2018 OFFICIAL PUBLICATION OF THE MONTANA PETROLEUM ASSOCIATION
Commercial UAS Research Vital to Effective RegulatioN CONTINUEd
Currently, students at Tech are working on magnetometers and
electromagnetic sensors to attach to drones, as well as using thermal
cameras and developing custom sensors, such as obstacle avoidance
using Light Detection and Ranging (Lidar). Crowley is also teaching
students how to build 3D models from drone captured images and
assisting other professors in teaching automated flight.
COMMERCIAL DRONE USE
At a June 2018 meeting of the Treasure State Resource Association
(TSRA) meeting in Butte, Crowley wowed attendees from a broad scope
of industries with his presentation on commercial drone applications.
Custom sensors designed for industry are rapidly expanding the
drone market. Advanced lidar (infrared) sensors are being used for
mapping topography down to the inch in 3D from up to 400 feet altitude.
Below ground and without the use of Global Positioning Systems
(GPS), cameras and Lidar on drones are being used at Tech and in the
mining industry to map inaccessible areas in underground mines.
Multispectral sensors on drones can inform crop health and soil
moisture, and thermal cameras can discern surface water from
groundwater by detecting variations in water temperature. Methane
sensors can be used for leak detection and photogrammetry can be
used in corrosion inspection, both vitally important in the oil and gas
industry. At least two companies, according to Crowley, are already
selling drones sensors capable of detecting methane. The price tag for
these methane sensors is in the neighborhood of $100,000.
PRIVACY AND PROPRIETARY INFORMATION
Few must be sold on the fact that drones provide many benefits
to commercial users. They’re able to expedite many processes, limit
man-power, save costs, and keep people out of dangerous situations.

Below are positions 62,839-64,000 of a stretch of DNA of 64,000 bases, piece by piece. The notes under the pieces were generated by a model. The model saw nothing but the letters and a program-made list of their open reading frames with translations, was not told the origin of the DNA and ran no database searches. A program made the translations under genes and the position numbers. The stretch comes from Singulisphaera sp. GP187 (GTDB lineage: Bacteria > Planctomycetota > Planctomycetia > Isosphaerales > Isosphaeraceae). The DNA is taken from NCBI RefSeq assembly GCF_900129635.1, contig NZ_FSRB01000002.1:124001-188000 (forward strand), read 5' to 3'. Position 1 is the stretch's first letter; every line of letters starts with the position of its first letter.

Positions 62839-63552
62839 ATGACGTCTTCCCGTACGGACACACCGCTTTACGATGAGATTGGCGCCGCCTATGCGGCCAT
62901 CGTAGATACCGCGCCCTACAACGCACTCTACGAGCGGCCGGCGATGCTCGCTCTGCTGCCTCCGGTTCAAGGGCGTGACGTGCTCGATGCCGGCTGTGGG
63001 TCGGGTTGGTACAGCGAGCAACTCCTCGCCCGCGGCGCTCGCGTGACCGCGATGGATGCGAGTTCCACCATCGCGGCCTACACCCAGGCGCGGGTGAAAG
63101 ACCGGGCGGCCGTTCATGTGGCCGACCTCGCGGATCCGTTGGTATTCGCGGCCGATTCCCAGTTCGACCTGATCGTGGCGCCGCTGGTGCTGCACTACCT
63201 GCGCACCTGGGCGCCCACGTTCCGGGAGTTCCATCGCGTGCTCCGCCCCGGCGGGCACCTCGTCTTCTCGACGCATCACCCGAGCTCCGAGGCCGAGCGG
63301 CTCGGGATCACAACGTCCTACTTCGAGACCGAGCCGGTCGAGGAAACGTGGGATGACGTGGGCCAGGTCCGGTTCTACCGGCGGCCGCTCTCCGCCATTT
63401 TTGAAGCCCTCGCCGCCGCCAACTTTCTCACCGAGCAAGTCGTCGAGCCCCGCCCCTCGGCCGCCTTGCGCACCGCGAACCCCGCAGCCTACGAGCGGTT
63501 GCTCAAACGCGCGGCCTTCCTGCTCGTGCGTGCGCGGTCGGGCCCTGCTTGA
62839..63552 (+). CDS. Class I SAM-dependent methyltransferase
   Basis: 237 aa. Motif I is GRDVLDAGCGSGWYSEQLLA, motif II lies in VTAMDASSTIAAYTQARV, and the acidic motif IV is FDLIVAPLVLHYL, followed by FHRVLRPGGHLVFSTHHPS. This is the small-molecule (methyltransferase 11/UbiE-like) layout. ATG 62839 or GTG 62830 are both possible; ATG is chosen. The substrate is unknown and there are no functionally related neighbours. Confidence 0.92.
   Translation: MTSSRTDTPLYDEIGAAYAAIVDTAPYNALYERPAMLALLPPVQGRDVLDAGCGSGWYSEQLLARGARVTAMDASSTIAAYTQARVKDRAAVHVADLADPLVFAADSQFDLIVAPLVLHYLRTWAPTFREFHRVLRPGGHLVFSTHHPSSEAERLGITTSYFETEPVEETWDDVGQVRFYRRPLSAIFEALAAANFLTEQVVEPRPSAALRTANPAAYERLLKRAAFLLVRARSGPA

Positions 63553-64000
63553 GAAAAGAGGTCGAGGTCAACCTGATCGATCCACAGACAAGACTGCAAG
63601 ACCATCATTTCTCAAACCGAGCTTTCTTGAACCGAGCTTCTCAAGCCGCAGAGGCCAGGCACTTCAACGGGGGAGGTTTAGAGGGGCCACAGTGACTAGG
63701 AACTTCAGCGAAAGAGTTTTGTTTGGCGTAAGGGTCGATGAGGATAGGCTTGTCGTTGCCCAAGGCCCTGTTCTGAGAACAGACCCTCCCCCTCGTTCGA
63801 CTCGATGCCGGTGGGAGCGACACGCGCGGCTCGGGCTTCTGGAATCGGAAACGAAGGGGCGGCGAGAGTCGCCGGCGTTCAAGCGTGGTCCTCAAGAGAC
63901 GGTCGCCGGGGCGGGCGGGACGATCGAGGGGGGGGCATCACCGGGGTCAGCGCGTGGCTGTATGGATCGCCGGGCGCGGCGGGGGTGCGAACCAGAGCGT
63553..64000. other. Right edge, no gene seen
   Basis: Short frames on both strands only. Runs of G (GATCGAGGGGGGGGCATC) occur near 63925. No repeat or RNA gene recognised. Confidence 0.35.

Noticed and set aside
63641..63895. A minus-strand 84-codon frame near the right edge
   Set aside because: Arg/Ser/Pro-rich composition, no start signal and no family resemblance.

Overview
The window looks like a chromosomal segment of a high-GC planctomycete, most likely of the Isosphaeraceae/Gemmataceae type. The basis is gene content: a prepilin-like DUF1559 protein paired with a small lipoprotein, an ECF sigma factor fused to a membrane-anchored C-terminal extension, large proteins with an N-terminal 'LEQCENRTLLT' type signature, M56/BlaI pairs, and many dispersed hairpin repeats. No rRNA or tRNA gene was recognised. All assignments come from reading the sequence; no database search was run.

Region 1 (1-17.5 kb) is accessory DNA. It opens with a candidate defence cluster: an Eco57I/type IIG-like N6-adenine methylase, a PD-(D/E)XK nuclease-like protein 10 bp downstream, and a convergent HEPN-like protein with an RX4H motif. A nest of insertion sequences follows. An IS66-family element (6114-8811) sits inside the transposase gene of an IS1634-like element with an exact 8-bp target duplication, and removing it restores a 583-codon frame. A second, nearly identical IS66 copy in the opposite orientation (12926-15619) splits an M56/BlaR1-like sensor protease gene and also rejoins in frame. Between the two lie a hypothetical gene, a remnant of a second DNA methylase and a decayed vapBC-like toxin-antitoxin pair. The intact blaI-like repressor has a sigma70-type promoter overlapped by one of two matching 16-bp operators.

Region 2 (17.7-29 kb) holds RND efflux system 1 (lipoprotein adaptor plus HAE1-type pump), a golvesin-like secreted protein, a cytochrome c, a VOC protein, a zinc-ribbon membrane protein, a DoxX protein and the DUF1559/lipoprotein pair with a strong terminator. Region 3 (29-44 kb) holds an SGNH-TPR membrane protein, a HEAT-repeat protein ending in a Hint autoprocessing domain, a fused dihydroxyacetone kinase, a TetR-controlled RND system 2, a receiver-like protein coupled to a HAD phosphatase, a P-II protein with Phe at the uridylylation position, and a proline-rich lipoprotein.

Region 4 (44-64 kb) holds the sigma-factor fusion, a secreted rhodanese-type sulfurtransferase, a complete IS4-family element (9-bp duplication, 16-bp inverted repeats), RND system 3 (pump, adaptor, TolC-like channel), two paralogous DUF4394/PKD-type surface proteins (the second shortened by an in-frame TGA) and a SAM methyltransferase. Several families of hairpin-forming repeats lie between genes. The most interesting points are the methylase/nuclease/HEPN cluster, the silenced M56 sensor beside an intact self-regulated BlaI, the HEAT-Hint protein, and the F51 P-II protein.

But what about keeping away unwanted visitors like those seeking to
cause harm or steal proprietary information?
What came as a surprise to many at the TSRA meeting was that
drones also have a multitude of built-in safety features. Crowley
explained that most commercial drones use GPS and may be programmed
to follow automated flight patterns. Software and sensors
can detect obstacles to avoid collisions during flight operations.
Drone operators can set height parameters and other boundaries
that act as digital fences. Similarly, software exists for companies to
create digital fences around facilities to physically obstruct entry by
drones. This technology is already in place around airports, military
installations, and some critical infrastructure.
HERE TO STAY
One thing is for certain – UAS technology isn’t going away. Annual
worldwide sales of drones are projected to be 12 billion in just 4 years.
There are over a million registered drones in the U.S. alone and technology
is changing daily.
Federally, the FAA and DOT are working with private sector companies
to help guide regulation that doesn’t unnecessarily restrict
commercial enterprise. At the same time, The Department of Homeland
Security Science and Technology Directorate is researching
ways to use drones for national security purposes as well as protect
against UAS-based threats.
According to the National Conference of State Legislatures, at least
38 states considered legislation related to UAS in 2017. There was a
total of 329 UAS-related pieces of state legislation and 91 federal bills
(Association of Unmanned Vehicle Systems International).
Industry must remain at the table as discussions and bill drafts continue.
And with information from experts within the field of UAS research,
perhaps some of the solutions exist within the technology itself.
Special thanks to Jeremy Crowley for lending his expertise on
UAS technology for this article.
Jessica Sena is a contract communications advisor with the Montana
Petroleum Association and independent communication consultant for
various mining companies and trade associations.